Date of Award


Document Type

Open Access Thesis


Mechanical Engineering


College of Engineering and Computing

First Advisor

Anthony P. Reynolds


Friction stir welding (FSW) is a solid-state joining process that utilizes a non-consumable, rotating tool to plunge into abutting faces and transverse along the weld path. Material nearby the tool is softened by frictional heat generated via local friction and plastic deformation. Severe plastic deformation of the interface along with a state of hydrostatic pressure results in creation of a joint by metallurgical bonding. Because the temperature of the material during the welding process is below that of the melting point, FSW has numerous advantages over conventional fusion welding. Friction consolidation (FC) is also a solid-state process that uses a rotating die to soften and consolidate initially well divided charge (chips or metal waste). FC can produce fully consolidated bulk material from low-cost precursors such as metal chips, scraps or even powders. It may be more economical, efficient and convenient than conventional melting and casting recycle process. This thesis focuses on the friction stir weldability of titanium 15 molybdenum alloy (Ti 15Mo) as well as friction consolidation of commercially pure titanium alloy (CP Ti) and Ti 15Mo with an emphasis on FSW of Ti 15Mo. For Ti 15Mo welds, the correlation between the control parameters such as forge force, tool rotation rate and travel speed, and response variables like, torque, weld power and weld energy are investigated by empirical observation and numerical calculations. Extensive experiments and calculations are carried out and the result shows that that joint quality weld strength and grain size in the weld nugget are significantly affected by the control parameters. For the part of friction consolidation of CP Ti and Ti 15Mo, ultra-high Vickers hardness and tensile strength are found in the fully consolidated disk. Multiple experiments and methods were performed to examine and characterize this abnormal mechanical and metallurgical response. Possible explanations are also talked about in this thesis.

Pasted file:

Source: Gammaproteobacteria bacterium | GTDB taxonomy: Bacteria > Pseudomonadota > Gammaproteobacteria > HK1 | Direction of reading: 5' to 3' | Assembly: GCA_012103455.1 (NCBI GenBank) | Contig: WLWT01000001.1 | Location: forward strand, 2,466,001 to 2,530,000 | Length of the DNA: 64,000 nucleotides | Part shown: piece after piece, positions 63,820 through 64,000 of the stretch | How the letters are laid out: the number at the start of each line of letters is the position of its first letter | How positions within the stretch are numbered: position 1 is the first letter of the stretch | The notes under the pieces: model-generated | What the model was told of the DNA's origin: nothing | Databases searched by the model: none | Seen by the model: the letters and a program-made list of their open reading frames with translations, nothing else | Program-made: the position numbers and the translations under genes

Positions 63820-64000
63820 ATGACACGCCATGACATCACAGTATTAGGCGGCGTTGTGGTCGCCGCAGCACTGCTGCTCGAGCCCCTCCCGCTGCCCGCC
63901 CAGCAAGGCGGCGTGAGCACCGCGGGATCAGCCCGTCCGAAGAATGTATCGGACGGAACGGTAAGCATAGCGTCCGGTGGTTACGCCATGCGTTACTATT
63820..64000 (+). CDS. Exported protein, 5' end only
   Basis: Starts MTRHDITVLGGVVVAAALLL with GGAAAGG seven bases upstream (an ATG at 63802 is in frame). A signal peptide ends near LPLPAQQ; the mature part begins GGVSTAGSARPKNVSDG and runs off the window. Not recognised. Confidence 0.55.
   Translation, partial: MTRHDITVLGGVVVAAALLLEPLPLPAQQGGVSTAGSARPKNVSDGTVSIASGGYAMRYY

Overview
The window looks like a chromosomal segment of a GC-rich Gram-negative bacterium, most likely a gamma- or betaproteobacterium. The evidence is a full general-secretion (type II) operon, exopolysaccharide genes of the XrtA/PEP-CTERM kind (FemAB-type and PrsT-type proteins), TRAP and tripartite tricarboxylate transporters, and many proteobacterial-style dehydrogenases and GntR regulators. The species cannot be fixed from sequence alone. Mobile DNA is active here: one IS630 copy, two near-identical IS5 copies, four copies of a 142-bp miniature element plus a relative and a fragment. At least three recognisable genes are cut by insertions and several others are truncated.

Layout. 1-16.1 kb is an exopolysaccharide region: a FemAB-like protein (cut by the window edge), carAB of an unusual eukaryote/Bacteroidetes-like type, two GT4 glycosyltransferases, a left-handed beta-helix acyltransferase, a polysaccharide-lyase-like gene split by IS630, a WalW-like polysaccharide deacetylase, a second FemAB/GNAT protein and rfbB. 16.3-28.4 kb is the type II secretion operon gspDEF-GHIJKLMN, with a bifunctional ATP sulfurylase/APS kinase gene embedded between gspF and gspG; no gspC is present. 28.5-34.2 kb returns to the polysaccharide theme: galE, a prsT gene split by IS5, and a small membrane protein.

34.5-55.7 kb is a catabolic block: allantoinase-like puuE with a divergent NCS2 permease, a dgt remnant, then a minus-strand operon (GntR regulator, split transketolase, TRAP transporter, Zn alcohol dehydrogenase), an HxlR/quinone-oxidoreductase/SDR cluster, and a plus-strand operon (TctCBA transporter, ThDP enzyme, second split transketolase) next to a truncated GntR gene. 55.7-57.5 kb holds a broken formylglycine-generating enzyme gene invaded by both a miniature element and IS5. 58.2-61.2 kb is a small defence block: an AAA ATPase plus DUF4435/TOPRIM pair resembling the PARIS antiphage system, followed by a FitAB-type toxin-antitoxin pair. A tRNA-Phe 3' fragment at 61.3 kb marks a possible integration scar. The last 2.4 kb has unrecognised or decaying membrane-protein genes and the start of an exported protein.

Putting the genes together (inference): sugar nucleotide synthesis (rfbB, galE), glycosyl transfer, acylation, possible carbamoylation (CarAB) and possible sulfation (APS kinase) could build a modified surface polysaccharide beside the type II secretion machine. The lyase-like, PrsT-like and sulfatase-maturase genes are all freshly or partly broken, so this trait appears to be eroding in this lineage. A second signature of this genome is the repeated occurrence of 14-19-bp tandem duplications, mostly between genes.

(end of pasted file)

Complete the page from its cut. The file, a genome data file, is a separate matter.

© 2016, Dawei Li